Chesapeake CEO McClendon steps down after year of tumult
By Anna Driver and Brian Grow
(Reuters) - Chesapeake Energy Corp said on Tuesday that Aubrey McClendon will step down as chief executive after a tumultuous year in which a series of Reuters investigations triggered civil and criminal probes of the second-largest U.S. natural gas producer.
News of the executive's plan to depart on April 1 boosted the company's shares by 9 percent. The stock has made a partial recovery since losing almost half its value last spring after a Reuters report opened the company and its co-founder up to intense scrutiny.
Federal regulators and Chesapeake's board are both looking into whether McClendon, 53, blurred the line between his personal dealings and those of the company, and into possible antitrust violations. Big shareholders took control of the board in June after he was stripped of his title as chairman of the company he cofounded in 1989.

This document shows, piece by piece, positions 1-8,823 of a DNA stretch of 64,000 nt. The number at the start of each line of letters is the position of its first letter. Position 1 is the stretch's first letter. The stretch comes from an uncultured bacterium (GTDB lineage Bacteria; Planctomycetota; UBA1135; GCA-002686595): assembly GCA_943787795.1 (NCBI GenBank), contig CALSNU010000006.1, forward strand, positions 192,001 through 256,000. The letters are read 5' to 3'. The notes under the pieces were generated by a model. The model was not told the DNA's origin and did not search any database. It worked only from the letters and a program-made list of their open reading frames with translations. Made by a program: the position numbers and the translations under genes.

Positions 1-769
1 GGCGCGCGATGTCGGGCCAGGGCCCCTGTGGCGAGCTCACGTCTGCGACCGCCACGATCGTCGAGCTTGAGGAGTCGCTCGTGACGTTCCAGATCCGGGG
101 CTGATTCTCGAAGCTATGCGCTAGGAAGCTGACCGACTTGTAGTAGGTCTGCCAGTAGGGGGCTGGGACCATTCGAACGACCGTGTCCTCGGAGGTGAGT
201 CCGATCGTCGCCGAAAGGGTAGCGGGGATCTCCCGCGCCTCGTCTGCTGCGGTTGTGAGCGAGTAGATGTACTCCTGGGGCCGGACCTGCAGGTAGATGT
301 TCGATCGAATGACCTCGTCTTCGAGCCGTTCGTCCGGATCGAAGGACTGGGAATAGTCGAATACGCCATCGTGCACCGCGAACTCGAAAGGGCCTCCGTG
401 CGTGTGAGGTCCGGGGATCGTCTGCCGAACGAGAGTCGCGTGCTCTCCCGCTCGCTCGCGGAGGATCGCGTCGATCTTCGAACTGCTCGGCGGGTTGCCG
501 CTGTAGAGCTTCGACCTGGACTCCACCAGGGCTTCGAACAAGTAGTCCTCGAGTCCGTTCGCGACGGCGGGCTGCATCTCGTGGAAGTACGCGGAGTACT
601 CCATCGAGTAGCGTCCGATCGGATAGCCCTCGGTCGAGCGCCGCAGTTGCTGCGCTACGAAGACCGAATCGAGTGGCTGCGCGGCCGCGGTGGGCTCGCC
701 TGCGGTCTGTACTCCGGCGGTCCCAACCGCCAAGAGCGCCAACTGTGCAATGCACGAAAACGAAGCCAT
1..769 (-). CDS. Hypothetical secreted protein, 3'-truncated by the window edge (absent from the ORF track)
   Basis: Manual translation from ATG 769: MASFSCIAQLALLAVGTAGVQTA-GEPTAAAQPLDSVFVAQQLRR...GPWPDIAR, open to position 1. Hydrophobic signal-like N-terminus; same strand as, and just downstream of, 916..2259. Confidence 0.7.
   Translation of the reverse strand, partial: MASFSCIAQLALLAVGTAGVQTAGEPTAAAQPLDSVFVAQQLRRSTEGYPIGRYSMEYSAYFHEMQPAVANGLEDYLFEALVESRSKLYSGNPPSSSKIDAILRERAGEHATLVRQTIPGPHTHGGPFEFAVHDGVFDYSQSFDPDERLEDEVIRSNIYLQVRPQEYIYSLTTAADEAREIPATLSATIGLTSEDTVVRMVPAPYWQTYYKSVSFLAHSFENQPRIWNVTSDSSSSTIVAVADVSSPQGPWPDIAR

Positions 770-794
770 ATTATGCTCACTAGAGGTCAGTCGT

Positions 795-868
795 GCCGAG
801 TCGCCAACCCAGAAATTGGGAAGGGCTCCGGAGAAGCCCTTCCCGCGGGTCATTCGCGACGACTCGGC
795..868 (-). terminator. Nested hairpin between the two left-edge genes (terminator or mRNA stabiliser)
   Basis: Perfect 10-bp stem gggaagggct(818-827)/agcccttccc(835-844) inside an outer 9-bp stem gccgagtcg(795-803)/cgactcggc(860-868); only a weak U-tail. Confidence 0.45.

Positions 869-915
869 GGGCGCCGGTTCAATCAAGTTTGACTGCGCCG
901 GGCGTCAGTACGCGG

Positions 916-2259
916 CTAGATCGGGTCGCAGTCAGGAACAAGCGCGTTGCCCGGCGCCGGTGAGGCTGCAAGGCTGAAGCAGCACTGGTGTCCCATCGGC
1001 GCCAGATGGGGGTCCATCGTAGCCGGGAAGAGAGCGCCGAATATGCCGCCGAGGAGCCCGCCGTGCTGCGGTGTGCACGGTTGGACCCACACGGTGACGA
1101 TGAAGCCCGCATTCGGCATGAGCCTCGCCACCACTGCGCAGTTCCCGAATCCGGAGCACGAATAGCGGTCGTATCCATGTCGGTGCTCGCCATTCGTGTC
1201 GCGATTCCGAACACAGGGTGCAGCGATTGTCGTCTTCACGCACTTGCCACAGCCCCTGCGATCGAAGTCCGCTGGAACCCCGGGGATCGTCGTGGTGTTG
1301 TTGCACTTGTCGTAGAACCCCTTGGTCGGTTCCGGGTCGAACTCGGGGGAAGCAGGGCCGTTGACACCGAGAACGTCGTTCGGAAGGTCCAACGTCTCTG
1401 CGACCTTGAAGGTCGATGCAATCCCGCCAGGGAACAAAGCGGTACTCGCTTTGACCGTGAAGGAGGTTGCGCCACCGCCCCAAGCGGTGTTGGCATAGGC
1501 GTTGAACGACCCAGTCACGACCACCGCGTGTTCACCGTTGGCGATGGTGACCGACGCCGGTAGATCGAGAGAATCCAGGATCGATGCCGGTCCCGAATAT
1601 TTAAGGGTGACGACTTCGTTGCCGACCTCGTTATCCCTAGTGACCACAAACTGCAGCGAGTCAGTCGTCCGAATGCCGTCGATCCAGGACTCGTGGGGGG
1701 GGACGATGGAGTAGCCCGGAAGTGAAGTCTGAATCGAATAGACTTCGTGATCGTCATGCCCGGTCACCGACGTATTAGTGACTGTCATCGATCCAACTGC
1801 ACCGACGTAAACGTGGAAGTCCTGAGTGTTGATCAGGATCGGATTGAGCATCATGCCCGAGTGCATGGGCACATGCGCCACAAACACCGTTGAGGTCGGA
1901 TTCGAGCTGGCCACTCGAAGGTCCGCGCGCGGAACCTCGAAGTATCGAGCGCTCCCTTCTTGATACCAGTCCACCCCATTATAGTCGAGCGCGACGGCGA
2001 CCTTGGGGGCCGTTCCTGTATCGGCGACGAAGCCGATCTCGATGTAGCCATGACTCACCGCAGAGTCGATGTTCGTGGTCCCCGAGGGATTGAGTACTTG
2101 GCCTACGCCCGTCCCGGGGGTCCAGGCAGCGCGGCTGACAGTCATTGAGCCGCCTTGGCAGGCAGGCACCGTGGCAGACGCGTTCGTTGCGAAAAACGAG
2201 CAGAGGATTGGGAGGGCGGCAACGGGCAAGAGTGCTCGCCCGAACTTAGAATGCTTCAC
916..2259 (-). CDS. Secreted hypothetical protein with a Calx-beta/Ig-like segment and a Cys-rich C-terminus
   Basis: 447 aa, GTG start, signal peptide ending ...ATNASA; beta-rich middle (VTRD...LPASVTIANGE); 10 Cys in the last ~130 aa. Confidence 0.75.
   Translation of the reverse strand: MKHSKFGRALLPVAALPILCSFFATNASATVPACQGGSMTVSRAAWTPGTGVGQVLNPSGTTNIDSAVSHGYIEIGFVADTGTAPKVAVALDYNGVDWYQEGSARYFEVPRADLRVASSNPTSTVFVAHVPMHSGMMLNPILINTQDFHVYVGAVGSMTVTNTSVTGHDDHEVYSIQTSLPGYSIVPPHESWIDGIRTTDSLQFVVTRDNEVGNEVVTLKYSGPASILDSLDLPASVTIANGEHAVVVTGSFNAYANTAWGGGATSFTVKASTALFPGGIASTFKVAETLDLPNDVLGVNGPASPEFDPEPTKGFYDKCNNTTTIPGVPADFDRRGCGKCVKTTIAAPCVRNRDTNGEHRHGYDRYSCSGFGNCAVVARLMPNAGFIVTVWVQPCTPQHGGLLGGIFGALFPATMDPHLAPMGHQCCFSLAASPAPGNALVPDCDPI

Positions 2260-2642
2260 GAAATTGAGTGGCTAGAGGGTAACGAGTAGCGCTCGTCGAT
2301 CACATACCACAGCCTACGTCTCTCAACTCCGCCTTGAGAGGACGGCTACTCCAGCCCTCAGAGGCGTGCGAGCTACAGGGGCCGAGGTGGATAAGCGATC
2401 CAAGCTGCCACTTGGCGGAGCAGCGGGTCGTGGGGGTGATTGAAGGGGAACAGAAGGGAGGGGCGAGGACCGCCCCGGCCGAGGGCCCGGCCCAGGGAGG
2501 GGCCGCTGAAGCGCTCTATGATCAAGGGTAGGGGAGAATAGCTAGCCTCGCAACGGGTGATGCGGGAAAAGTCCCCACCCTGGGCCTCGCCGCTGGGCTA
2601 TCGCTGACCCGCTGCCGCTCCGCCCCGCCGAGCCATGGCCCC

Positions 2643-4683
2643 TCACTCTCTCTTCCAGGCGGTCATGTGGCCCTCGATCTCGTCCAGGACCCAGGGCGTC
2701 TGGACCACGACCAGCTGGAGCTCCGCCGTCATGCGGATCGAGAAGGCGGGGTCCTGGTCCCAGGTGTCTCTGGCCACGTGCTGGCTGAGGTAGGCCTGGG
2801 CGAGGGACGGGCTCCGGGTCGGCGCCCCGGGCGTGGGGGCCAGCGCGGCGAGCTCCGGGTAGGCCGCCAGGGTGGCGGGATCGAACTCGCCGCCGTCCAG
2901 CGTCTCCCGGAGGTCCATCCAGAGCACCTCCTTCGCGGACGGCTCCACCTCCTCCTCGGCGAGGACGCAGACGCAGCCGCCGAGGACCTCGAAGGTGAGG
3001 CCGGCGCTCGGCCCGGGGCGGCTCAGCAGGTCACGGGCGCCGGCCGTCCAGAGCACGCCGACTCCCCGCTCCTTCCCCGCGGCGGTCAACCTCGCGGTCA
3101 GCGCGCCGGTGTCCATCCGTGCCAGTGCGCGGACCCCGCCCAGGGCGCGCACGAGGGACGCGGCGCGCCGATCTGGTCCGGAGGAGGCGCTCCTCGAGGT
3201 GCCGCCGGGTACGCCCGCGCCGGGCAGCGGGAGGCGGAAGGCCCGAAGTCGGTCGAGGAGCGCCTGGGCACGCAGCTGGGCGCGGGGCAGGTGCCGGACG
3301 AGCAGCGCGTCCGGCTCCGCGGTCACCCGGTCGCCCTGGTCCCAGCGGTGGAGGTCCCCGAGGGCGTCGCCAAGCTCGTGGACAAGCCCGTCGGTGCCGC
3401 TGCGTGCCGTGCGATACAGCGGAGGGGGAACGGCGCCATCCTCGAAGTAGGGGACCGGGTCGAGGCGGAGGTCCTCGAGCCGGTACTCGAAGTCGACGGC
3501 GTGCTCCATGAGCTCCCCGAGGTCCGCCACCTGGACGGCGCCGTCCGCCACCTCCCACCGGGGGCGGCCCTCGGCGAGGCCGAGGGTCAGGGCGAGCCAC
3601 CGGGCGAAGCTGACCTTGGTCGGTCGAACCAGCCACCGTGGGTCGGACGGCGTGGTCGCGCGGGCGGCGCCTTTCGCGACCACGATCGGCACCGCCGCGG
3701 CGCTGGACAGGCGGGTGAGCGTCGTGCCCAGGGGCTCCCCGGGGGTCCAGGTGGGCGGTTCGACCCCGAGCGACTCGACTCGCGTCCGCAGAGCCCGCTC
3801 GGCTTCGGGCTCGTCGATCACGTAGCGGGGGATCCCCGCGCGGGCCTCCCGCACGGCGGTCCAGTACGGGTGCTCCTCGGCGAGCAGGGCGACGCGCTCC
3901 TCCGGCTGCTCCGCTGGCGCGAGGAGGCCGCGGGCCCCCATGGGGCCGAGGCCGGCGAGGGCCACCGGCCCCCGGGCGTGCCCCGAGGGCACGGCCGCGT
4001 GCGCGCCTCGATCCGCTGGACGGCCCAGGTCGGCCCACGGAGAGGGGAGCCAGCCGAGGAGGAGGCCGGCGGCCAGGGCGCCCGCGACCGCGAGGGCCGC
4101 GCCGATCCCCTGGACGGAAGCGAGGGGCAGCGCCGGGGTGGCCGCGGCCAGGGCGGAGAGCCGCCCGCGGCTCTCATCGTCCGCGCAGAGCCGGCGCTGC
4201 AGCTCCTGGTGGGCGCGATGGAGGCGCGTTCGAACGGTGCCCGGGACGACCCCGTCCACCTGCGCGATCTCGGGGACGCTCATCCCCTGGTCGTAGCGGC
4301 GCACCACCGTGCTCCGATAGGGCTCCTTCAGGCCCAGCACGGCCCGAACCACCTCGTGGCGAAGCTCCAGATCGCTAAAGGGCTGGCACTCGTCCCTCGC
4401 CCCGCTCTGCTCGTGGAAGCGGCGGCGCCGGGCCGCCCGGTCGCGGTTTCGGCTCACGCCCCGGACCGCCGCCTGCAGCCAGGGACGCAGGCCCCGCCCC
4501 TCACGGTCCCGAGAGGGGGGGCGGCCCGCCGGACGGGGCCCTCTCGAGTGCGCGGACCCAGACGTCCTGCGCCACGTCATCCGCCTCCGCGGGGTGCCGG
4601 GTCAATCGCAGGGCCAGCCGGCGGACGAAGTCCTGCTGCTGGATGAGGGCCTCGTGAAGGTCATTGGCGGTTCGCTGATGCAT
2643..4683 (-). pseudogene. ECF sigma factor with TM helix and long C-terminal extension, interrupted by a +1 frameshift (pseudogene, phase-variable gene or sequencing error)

The internal deliberations that led to McClendon's departure remain unclear. The findings of the board's probe will be released next month, but Chesapeake said in a statement that the review has "to date found no improper conduct."
"I think that the controversy, governance and other issues that have been pulled up have caused lots of questions about him," said David Larcker, professor of accounting at Stanford University's Graduate School of Business. "This was just sucking up so much time, it had to be a reasonable decision to change management."
Chairman Archie Dunham was not available to comment late on Tuesday. The former head of ConocoPhillips was brought in to quell the shareholder revolt.
In an email to employees, McClendon put his departure down to "philosophical differences" with the board, but assured them: "The separation will be amicable and smooth."
Despite a history of McClendon's perks and corporate benefits creating controversy among shareholders, he will leave Chesapeake with a lavish package. The company said he "will receive his full compensation and other benefits to which he is entitled." Continued...